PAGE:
MANILA, Philippines — Who’s the “genius” that convinced President Rodrigo Duterte to backtrack on his earlier ruling that face shields should be worn only in hospitals? Senate President Vicente Sotto III wants to know.
Sotto pointed out on Wednesday that the Philippines is the only country in the world whose citizens use both face masks and shields to protect themselves from the virus that causes COVID-19, and sent reporters a copy of the Department of Health (DOH) brief to that effect.
Mr. Duterte said on Monday that face shields remained a must, when days earlier he told senators at a meeting that shields were good only in hospitals. He reversed himself on the “advice of health experts,” his spokesperson Harry Roque said.
So Sotto asked: “Who was the genius that persuaded the government?”
He added: “It’s confirmed. Even the brief sent by DOH proves no [other] country in the world mandates the use of face shields on top of face masks. It’s either/or in most countries. Other countries, mask only!”
But microbiologist Dr. Karl Henson backed Malacañang’s retention of the use of face shields, along with other protocols, to limit the entry and spread of the highly transmissible Delta variant.
Speaking at the Laging Handa briefing on Wednesday, Henson named the other protocols as mass vaccination and strict border control, among others.
Asked if there could be certain business people pushing face shields for profit, Sotto said it was possible.
“People cannot help but suspect something is wrong somewhere,” he said.
Per the DOH brief:
• China shifted from face masks to face shields to not using both (as of June 16, 2020).
• South Korea shifted from masks to shields to not using both (as of June 16, 2020).
• Malta uses either masks or visors or shields.
• The state of Oregon in the United States uses masks or face coverings or shields.
• The United Kingdom requires the use of shields only for staff who work in close contact with the public, such as hairdressers, barbers, beauticians, studio artists and studio photographers.
Lack of vaccines
Sen. Joel Villanueva said vaccination remained the solution to the pandemic.
“The lack of vaccines is what prolongs this debate on face shields. We’ve been told to endure the inconvenience of face shields until we reach herd immunity,” Villanueva said in a statement.
He suggested that the government limit the use of face shields to those in constant exposure to the coronavirus.
Echoing Sotto, Villanueva said: “Other countries recommend face mask or face shield, not both. We should do the same. Why inconvenience the public when there is really no added value in terms of protection?”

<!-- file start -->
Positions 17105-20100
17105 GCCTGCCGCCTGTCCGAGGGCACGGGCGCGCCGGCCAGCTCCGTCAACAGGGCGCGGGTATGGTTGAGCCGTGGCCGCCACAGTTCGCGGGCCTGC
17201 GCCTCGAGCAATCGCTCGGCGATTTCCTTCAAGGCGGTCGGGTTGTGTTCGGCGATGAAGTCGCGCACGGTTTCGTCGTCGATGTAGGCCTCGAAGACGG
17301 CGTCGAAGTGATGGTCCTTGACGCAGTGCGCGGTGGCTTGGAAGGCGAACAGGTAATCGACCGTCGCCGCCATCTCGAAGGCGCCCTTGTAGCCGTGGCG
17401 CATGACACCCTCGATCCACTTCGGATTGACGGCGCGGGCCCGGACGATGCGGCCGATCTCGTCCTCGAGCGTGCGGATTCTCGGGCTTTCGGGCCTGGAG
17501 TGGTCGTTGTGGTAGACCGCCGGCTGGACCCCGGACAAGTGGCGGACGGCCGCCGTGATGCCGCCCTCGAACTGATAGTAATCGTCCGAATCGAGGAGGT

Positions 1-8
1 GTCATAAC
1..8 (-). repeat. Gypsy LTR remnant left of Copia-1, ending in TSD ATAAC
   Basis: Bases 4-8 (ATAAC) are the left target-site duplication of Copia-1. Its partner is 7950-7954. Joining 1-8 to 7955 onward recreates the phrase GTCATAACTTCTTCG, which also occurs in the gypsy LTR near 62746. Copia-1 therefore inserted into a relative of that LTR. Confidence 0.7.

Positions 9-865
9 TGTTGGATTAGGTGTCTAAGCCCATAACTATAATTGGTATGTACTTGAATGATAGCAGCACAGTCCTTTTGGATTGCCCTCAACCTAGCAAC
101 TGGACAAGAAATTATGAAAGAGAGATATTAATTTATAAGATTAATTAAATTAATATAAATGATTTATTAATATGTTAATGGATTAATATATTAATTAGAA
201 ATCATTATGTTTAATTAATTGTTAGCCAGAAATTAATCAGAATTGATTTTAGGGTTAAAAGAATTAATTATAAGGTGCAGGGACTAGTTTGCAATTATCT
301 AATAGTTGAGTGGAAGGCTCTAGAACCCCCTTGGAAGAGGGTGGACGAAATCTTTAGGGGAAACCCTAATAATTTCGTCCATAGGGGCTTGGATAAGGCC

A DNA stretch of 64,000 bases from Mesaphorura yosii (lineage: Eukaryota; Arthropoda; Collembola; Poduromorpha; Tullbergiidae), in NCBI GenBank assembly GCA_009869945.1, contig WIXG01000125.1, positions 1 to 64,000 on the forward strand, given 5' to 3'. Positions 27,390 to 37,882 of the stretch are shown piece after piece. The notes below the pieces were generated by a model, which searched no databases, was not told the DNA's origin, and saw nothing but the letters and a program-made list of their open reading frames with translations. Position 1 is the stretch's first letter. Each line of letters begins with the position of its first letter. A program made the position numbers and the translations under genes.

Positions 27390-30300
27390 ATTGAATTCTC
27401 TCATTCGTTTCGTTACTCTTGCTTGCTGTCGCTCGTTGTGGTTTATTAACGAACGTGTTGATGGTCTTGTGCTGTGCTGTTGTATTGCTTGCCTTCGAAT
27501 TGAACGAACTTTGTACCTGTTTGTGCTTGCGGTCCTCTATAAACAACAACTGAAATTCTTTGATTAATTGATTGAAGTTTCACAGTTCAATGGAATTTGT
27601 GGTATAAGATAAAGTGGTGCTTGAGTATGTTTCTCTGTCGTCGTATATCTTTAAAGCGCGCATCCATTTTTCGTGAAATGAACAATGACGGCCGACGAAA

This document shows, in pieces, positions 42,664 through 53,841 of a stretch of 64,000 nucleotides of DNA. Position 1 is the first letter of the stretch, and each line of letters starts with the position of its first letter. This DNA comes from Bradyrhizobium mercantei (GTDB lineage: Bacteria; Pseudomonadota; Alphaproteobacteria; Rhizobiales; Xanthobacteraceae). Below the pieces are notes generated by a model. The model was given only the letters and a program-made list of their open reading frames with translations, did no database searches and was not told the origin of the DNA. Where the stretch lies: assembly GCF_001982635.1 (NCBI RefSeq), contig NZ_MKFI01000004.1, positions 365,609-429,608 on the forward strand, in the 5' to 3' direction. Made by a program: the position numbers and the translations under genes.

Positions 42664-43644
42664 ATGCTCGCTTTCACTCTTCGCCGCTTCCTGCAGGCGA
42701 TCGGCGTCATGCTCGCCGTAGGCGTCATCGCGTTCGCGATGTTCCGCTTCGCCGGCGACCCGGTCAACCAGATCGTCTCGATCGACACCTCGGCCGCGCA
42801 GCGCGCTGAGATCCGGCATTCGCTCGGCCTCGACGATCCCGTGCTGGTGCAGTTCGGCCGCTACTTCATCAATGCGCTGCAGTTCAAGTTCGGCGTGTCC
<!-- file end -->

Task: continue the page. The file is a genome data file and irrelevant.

Sen. Risa Hontiveros said the use of face shields should be “optional.”
Sotto III also wants the Senate committee of the whole to investigate the efficacy of face shields in preventing COVID-19 transmission.
In Senate Resolution No. 757, Sotto cited the position of the US Centers for Disease Control and Prevention that face shields “are not as effective at protecting you or the people around you from respiratory droplets,” and should be used only as an alternative for people unable to wear a mask.
“[F]or the marginalized and the poor, a face shield is very costly [and does not offer] protection against the virus. Our people should invest in a proper mask that is scientifically proven to protect them from the virus,” he said.
Commenting on the controversy, Henson, an officer of the Philippine Society for Microbiology and Infectious Diseases, cited data showing that the use of face shields increased protection against COVID-19.
“We have available data on that; the sample population is not that big, but we have [data],” he said.
Henson said he used to be skeptical of the effectiveness of face shields but changed his mind when the COVID-19 variants emerged.
“In the face of the Delta variant … on our doorstep [that] is much more transmissible, I think we need to employ all the protection we can get to avoid community transmission… We don’t want [to happen to us] what India experienced earlier this year,” he said.
Henson said the Delta variant, owing to additional mutations on its genetic material, had been found to adhere to cells in human airways, making it more transmissible.
“But the important thing is, those infected by the Delta variant have somewhat different symptoms—reportedly no coughing symptoms, no loss of taste. … So it’s more likely for the patient to ignore symptoms, especially if they are very mild,” he said.
Citing findings in the United Kingdom, Henson said it had not been established if the Delta variant was deadlier than others. However, he said, those afflicted were more likely to need hospitalization.
As to the finding that more younger people are getting infected by the variant, this may be because most of them go out of the house or are not vaccinated, compared to the elderly who stay indoors or have been inoculated, he said.
Henson said his personal view was that the more people got vaccinated, the better would be the protection against the variant.
Apart from vaccination, the government and the community should enforce and comply with health protocols and standards such as proper ventilation, wearing of face masks and shields, hand hygiene and physical distancing, he said.